Lots of potential sites have popped up in the rumor mill, from Trump's Mar-a-Lago resort in Florida to Mongolia (which has good relations with Pyongyang) to an ancient castle in Sweden.
In return for the chance to stand shoulder to shoulder as an equal with the leader of the Free World, Kim may release three Americans imprisoned by the North as a gesture of goodwill.
But a big question remains over one very important word: "denuclearization."
Kim has been using it a lot recently, and some officials in Washington have interpreted that to mean he might be willing to negotiate away his costly and hard-won nuclear arsenal. But another interpretation is that he means a process that would involve all 30,000-plus U.S. troops permanently withdrawing from the South and a slew of security guarantees culminating in a peace treaty to formally end the 1950-53 Korean War.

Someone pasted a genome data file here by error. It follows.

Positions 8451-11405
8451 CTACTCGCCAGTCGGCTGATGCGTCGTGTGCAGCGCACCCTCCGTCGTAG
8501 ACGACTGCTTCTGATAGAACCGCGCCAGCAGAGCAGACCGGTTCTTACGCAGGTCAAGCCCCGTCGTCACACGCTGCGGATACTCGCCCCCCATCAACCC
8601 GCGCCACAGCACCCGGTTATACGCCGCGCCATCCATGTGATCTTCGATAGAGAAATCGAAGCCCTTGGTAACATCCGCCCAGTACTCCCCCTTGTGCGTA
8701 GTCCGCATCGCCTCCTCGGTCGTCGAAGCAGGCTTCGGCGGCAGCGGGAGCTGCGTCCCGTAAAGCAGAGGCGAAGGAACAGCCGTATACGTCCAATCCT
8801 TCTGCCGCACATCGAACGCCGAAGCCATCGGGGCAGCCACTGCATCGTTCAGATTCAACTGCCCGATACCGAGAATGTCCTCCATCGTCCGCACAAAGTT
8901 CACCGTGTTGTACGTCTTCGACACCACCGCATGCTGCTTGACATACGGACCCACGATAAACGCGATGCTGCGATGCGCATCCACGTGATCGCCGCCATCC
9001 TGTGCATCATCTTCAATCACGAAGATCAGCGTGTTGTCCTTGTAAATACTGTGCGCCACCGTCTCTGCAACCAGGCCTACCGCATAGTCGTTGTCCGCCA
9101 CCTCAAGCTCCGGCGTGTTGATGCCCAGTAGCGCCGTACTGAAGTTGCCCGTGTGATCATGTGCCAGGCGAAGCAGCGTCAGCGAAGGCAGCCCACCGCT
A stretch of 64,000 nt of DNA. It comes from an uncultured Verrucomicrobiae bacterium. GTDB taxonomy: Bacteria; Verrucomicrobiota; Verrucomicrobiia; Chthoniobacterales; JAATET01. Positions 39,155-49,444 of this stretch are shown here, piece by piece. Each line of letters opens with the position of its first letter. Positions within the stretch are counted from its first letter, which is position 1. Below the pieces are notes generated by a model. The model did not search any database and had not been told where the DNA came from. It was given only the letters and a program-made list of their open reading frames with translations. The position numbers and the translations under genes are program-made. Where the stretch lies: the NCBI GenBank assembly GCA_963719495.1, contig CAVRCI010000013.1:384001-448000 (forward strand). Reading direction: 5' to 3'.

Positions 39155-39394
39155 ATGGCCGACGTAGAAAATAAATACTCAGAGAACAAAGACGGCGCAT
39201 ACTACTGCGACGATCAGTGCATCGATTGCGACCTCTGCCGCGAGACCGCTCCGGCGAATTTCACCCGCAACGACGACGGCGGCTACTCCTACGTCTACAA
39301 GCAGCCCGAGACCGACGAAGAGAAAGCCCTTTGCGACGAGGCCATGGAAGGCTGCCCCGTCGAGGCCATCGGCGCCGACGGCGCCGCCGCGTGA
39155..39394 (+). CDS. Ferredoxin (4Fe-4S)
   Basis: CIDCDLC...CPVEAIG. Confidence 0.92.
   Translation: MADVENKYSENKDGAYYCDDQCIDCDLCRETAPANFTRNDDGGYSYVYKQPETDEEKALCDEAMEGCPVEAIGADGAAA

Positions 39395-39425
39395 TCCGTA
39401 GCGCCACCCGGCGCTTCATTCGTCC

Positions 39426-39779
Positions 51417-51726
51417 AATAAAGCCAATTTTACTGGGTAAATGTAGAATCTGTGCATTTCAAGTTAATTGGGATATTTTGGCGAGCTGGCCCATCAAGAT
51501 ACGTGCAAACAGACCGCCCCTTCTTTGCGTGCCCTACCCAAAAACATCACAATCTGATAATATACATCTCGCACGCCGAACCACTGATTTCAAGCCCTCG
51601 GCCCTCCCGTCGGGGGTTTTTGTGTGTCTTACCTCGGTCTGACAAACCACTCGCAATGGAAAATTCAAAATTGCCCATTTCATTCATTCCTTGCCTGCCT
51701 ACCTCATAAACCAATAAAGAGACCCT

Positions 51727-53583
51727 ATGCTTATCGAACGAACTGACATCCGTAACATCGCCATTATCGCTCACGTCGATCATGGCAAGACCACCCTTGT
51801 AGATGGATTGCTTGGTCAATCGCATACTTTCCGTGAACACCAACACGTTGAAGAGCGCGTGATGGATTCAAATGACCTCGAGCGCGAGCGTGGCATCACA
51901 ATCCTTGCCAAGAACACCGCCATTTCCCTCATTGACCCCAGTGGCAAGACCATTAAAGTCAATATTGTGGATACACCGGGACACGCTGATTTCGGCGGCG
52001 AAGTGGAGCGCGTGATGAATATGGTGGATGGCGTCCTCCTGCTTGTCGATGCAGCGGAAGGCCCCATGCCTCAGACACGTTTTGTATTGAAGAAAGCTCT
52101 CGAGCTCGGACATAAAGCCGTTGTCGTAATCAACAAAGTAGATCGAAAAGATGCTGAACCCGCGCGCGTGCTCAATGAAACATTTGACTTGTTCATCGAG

That's what the North has been demanding for decades.
A meeting between Kim and Putin would seem to be a no-brainer.
Putin has been relatively friendly with Kim's regime and has actively tried to bolster ties, despite the international sanctions.
The two countries recently signed an agreement on cooperation in scientific research and might be discussing a new border bridge. Russian media, meanwhile, are speculating that North Korean Foreign Minister Ri Yong Ho is planning to travel to Moscow next month.
Better relations with Moscow could benefit Kim tremendously.
The fall of the Soviet Union was a major blow to the North - and a contributing factor behind a famine in the 1990s that is believed to have killed at least hundreds of thousands of North Koreans. Ties have never been the same since.